Thursday, February 5, 2015

Thespis Was A Pimp

image from putegnatheatre.weebly

Thespis Was A Pimp

“I have certain kinds of personal secrets that I only let the whole
world in on, just for a moment, when I am acting.”
--Marilyn Monroe.

Every time I watch the SAG Awards,
                  I imagine myself sitting at one of those tables,
                                  with the cast of some film I was in,
                                  during the opening sequence, 
                  looking wryly into the eye of the lens, & saying:
“I received my SAG card while still in training at university,
working on CINDERELLA LIBERTY. I was in three nice scenes,
                  none of which were left intact in the released film.
                                  I have been angry at Mark Rydell ever since.
My name is Glenn Buttkus, & I am an Actor.”

I was a callow star-struck youth,
in love with the movies in the 1950’s;
bitten by the acting bug, 
cursed with the thespian virus
after receiving the Best Actor Award in 1962
at Sealth High School.

I envisioned myself as a modern Thespis,
                    who won the first Best Actor award in Athens
                    in 535 BC, essentially inventing Theatre
                    as he toured the country, carrying his masks,
                    costumes, & props in a horse-drawn wagon.

I was absolutely positive, after following
                    several of my acting friends to Los Angeles,
                               taking up residence in the ghetto heart
                                              of Hollywood, not very far from the
                               ornate famous iron gates of Paramount Studios,
                     that I would set the movie world on fire
              with my incredible enthusiasm; armed with my
SAG, AFTRA, & Equity cards,
                      my talent was inexorable,
                      my professional training impeccable,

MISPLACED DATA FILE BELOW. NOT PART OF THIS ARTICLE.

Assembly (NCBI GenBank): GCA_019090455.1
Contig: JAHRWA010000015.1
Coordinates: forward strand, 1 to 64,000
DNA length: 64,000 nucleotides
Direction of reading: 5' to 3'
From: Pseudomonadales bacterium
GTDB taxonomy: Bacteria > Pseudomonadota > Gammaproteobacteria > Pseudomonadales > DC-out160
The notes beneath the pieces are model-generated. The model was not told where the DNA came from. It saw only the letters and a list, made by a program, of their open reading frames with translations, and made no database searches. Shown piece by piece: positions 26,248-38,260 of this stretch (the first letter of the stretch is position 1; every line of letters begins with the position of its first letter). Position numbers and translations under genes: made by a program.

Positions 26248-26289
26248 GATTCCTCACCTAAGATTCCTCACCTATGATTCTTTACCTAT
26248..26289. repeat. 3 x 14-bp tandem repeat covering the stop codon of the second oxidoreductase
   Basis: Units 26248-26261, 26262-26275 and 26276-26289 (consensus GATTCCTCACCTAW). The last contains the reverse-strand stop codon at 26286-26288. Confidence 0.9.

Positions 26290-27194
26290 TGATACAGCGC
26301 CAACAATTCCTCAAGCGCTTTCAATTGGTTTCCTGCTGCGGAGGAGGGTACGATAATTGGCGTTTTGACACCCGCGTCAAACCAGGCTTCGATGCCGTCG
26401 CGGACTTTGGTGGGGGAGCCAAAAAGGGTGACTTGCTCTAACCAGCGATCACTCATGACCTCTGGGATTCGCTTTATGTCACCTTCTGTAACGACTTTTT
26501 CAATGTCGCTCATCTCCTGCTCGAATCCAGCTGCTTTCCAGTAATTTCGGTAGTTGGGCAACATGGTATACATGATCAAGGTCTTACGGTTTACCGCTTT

my ego was a behemoth, &
                      my energy was inexhaustible.

But, alas, poor Yorick,
the flights of angels did not recognize me, for
                      the Theatrical & Film establishment was unimpressed,
not amused, cold, condescending, ignorant, crass,
littered with half-wits & homosexuals; & so, as the story goes,
                          the blazing comet of vocational pursuit that I rode upon,
                          streaked across Griffith Park & crashed & burned
                                         not far from the Hollywood Sign, 
                                         & the observatory 
                          where the rebel never found his cause, 
                          where James Dean pretended to have a knife fight. 

But, what the hell,
I did have a decade of actually pursuing my dreams,
& no one ever has taken that away from me.
I just had to find another way to be alive, another dream--
like being a teacher & working with the blind,
yeah, I could do that. 

Glenn Buttkus

My apologies to Claudia for taking her dVerse prompt & pushing the poetic 
envelope, taking the 10 nouns & verbs, & expanding them exponentially. 

Posted over at dVerse Poets Pub MTB

Would you like to hear the author read this poem to you?


Mary said...

Glenn, you are a very lucky man to have had ten years pursuing your dreams. No one can ever take this away from you. I suppose many think they will set the world on fire at some point, but not many really do....but that doesn't mean the experiences in the meantime are not worth while. Really, I think sometimes it just takes a 'lucky break' in acting. There are many good actors out there who never made the cut; just as there are many writers out there who never broke through either. Heck, i am a co-author of two novels that should have 'made it,' but never mind.... Oh, a claim to fame for me is having had Willem Dafoe in class when I was student teaching. Smiles. Actually he was in his VERY first play in the 6th grade classroom with me. I cast him in the row of the king in Schaherazade. Smiles.

Oh, and don't apologize for breaking the 'rules.' I thought I followed the rules exactly, but come to find out somehow the rules got changed & I'm out there on a limb looking stupid, oh well, that's life. Have a good day!

Claudia said...

i think it's wonderful when we can do what we love to do - and certain things maybe work only for a while and we have to find sth. else - but yeah - no one can take that away from us...

brudberg said...

A dream like that is a worthy pursuit - and what a great teacher it must have made you - stars to that. I think one of huminaties great strengths is the ability to find new dreams.

Anonymous said...

You chased that dream and then caught it. So few can say that. And now you use it for yet another purpose. Somehow, I think your acting may spill into your teaching and your students are the benefactors of that. I think you have won an award, many times over. This poem is an excellent sharing of yourself.

Anonymous said...

nice bit of personal history here. Glad you were able to pursue your dream, and that when that didn't pan out, you were able to find a new dream.

Anonymous said...

I would say, a victory in the end.

Gabriella said...

You wrote a fascinating account of a switch from dream to reality with Claudia's prompt, Glenn. Good teachers are also actors to a certain extent so I am sure you were a great one.